Democratic National Committee spokesman Luis Miranda said that through seven years of a Republican presidency, with a military stretched thin and a bloated government, the GOP can no longer run on platforms of strong national defense and limited government.
“They’ve alienated a lot of Western voters where there’s sort of an independent streak,” Miranda added. “That real, marked shift to the far right at the national level has really hurt them in Montana.”
Democrats are also demonstrating to Westerners that they can govern, Miranda added, pointing out that there were no Democratic governors in the Rocky Mountain West in 2000, while five hold office today. Acknowledging Westerners’ inclination toward limited government, Miranda said there is a time and a place for federal intervention, and pointed to the Hurricane Katrina response as a place where the federal government failed to play a larger role in responding to a catastrophe.
“At the end of the day, I think people understand that government has some basic functions that it needs to fulfill,” Miranda added. “There is definitely a place and a responsibility that is more crystallized after we’ve seen these types of debacles.”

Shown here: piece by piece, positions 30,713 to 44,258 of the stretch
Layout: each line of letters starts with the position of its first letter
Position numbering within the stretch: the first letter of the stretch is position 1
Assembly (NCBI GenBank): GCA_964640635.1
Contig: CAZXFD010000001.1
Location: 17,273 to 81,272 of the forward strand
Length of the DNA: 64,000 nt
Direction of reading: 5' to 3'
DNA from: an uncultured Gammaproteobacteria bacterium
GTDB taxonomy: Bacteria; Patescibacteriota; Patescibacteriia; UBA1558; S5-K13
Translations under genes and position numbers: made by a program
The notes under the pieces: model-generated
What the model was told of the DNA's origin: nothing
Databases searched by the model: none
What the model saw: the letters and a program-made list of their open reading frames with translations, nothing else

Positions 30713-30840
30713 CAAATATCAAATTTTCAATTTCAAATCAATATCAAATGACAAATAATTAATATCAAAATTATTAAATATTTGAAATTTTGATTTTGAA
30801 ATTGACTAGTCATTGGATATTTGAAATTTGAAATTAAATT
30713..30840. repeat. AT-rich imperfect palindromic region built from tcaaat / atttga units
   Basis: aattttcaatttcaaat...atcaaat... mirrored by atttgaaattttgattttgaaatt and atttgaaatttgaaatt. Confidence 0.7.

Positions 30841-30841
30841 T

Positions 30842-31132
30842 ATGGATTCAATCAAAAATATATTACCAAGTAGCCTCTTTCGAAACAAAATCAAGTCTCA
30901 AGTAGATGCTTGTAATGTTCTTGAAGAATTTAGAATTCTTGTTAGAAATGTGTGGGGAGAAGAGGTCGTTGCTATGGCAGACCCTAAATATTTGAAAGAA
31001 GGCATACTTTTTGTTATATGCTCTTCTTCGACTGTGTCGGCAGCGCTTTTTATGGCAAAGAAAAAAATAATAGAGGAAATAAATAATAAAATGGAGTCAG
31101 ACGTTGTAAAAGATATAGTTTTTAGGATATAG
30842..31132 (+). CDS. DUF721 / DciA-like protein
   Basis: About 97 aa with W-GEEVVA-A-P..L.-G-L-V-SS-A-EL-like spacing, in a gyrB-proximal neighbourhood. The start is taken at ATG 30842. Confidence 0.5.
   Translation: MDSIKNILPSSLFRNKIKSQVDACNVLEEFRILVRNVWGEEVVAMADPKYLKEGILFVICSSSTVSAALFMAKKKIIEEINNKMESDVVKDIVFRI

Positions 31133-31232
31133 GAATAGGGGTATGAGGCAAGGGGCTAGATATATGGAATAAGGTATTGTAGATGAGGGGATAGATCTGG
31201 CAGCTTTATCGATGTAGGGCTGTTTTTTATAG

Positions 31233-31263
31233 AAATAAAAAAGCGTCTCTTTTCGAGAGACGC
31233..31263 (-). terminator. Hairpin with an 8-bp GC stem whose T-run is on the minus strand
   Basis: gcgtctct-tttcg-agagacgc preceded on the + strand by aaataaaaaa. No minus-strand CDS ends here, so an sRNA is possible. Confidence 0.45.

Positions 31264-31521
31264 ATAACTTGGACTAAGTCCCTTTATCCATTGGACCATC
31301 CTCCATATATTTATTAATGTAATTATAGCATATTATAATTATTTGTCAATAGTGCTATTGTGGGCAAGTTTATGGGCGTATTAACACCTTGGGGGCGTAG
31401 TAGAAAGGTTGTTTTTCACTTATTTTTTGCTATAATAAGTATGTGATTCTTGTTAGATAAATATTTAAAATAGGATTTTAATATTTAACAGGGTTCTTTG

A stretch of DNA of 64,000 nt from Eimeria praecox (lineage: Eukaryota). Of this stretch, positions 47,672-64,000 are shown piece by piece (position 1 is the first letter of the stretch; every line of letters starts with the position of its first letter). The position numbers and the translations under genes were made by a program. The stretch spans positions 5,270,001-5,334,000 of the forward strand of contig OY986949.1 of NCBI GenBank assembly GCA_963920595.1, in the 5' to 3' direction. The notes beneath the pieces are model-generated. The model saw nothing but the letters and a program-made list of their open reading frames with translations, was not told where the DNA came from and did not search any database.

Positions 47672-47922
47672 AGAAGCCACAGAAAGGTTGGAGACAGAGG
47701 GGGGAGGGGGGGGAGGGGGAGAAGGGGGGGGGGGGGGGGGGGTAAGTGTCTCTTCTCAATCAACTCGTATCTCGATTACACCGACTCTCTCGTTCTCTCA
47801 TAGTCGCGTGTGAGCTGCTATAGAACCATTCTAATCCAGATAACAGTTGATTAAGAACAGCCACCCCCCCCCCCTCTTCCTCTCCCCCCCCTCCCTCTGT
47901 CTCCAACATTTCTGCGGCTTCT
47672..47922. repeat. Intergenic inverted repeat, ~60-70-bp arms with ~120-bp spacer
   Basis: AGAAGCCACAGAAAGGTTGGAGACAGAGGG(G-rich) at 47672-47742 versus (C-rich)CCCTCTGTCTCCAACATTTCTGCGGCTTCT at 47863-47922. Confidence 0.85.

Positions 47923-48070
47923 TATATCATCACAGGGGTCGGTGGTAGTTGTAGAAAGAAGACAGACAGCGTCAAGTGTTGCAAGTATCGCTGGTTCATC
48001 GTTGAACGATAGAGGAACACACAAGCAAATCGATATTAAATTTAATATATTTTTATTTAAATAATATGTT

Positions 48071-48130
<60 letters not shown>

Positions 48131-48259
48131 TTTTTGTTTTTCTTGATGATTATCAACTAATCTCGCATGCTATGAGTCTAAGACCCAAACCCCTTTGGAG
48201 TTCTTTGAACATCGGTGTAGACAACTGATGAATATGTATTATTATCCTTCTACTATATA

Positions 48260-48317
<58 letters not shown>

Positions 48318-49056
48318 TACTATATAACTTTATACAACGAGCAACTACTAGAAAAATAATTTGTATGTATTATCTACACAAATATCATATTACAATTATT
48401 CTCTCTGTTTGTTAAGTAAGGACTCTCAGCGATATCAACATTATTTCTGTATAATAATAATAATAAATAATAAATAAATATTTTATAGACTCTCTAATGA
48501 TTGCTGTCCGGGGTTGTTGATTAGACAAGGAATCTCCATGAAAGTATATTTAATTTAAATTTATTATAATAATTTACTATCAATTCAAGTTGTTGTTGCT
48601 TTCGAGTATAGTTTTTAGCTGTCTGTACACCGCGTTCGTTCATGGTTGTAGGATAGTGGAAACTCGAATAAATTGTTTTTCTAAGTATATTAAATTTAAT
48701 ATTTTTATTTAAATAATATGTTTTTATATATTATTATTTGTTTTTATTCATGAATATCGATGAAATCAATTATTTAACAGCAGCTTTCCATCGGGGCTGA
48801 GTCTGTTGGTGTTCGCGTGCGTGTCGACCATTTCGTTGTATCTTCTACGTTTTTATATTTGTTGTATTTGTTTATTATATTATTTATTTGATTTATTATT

Edge: Obama, then again…
But which Democrat will take on McCain? While there are nearly two months between now and the June 3 primary – a political eternity – most indicators currently favor Obama. A recent Washington Post analysis compared the Obama-Clinton contest in Montana to the 2006 Democratic primary for the U.S Senate, between eventual winner Jon Tester and state Auditor John Morrison. Tester’s victory derived largely from generating massive turnout in Missoula and Helena, two college towns similar to areas where Obama typically does well. Obama has been organizing in Montana longer than Clinton, and recently opened offices in Missoula and Helena.